It has been reported that up to 14 people who have perished when up to seven Russian missiles had struck the industrial town of Zaporizhzhia in southern Ukraine.
The deadly missiles had also struck before dawn on Thursday with three of them landing just a bit oft the town centre, just a bit like 40 kilometres (25 miles) from the artillery battles of the southern front.
“Sad news keeps coming to us from the analysis of the buildings hit during the attack,” said Anatoly Kurtev via Telegram.
“For now the number of dead has gone up to 14.”
The first official toll from the missile strikes had been one dead and seven wounded. The emergency services lifted the toll to 11 dead on Friday and a five-story residential building on the main street had been almost razed to the ground.
President Volodymyr Zelensky lashed out on Telegram saying Zaporizhzhia “is subjected to massive rocket attacks every day … (it’s a) deliberate crime”.
The Ukrainian-controlled city is located in the eponymous Zaporizhzhia region, also home to the Russian-occupied nuclear plant that has been the site of heavy shelling.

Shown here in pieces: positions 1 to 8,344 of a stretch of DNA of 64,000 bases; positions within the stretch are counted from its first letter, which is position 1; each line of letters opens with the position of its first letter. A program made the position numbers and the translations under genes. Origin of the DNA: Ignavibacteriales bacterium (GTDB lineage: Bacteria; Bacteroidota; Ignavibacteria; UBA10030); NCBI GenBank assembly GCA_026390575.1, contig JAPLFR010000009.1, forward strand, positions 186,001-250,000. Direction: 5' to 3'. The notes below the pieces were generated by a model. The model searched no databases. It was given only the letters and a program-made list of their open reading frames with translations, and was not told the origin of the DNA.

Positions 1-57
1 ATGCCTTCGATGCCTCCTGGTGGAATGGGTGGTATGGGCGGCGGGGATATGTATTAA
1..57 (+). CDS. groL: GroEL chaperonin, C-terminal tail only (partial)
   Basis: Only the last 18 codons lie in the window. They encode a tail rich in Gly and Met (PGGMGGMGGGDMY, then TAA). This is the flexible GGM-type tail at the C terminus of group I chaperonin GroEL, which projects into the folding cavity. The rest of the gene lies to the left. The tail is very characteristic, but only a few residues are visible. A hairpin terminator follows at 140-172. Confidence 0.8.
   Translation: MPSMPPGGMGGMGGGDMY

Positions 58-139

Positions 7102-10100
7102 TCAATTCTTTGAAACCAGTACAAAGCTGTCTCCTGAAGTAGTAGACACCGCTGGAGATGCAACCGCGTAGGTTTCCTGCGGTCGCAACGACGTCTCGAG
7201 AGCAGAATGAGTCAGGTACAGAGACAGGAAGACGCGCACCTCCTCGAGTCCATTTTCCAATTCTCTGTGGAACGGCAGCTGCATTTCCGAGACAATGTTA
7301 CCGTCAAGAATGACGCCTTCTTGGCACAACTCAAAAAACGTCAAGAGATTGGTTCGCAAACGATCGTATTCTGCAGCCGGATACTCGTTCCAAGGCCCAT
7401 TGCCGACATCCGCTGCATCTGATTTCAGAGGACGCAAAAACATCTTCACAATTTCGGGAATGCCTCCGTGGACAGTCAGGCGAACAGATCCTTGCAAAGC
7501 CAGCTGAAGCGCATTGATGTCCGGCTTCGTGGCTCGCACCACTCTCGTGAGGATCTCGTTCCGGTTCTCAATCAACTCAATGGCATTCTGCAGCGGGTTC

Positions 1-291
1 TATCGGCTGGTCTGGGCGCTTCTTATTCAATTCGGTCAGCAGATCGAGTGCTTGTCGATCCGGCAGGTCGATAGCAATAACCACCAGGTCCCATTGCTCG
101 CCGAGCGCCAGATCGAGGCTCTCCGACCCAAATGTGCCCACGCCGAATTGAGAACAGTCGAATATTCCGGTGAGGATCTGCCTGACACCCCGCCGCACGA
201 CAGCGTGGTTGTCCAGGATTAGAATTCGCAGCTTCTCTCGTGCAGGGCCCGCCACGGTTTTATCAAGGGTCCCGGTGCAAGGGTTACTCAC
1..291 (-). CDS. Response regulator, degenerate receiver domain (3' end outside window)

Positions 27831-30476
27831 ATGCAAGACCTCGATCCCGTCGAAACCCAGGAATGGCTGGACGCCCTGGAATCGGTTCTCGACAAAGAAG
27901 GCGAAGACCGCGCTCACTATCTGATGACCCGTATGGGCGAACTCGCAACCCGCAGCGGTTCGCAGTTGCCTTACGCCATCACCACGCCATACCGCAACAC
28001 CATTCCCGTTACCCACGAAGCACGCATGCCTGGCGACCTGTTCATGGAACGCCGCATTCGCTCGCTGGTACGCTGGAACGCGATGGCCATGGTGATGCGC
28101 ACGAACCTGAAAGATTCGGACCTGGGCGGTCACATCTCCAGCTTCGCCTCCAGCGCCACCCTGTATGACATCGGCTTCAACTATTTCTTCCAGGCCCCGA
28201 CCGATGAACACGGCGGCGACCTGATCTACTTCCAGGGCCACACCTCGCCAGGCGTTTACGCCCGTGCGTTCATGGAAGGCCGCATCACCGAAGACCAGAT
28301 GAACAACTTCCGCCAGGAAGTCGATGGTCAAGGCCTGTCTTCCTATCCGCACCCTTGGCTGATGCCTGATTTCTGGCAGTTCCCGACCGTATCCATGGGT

Reports have revealed that some of the presidents of some of the nine NATO countries which are located in the central and eastern Europe had declared on Sunday they would never recognise the recent annexation by Russia of Ukrainian territory.
Their reaction is also coming two days after the Russian President Vladimir Putin had signed some of the treaty documents to annex four Moscow-occupied regions of Ukraine — Donetsk, Kherson, Lugansk, and Zaporizhzhia — following “referendums” the West has dismissed as “sham”.
The presidents issued a joint statement saying they could not “stay silent in the face of the blatant violation of international law by the Russian Federation over the annexation”.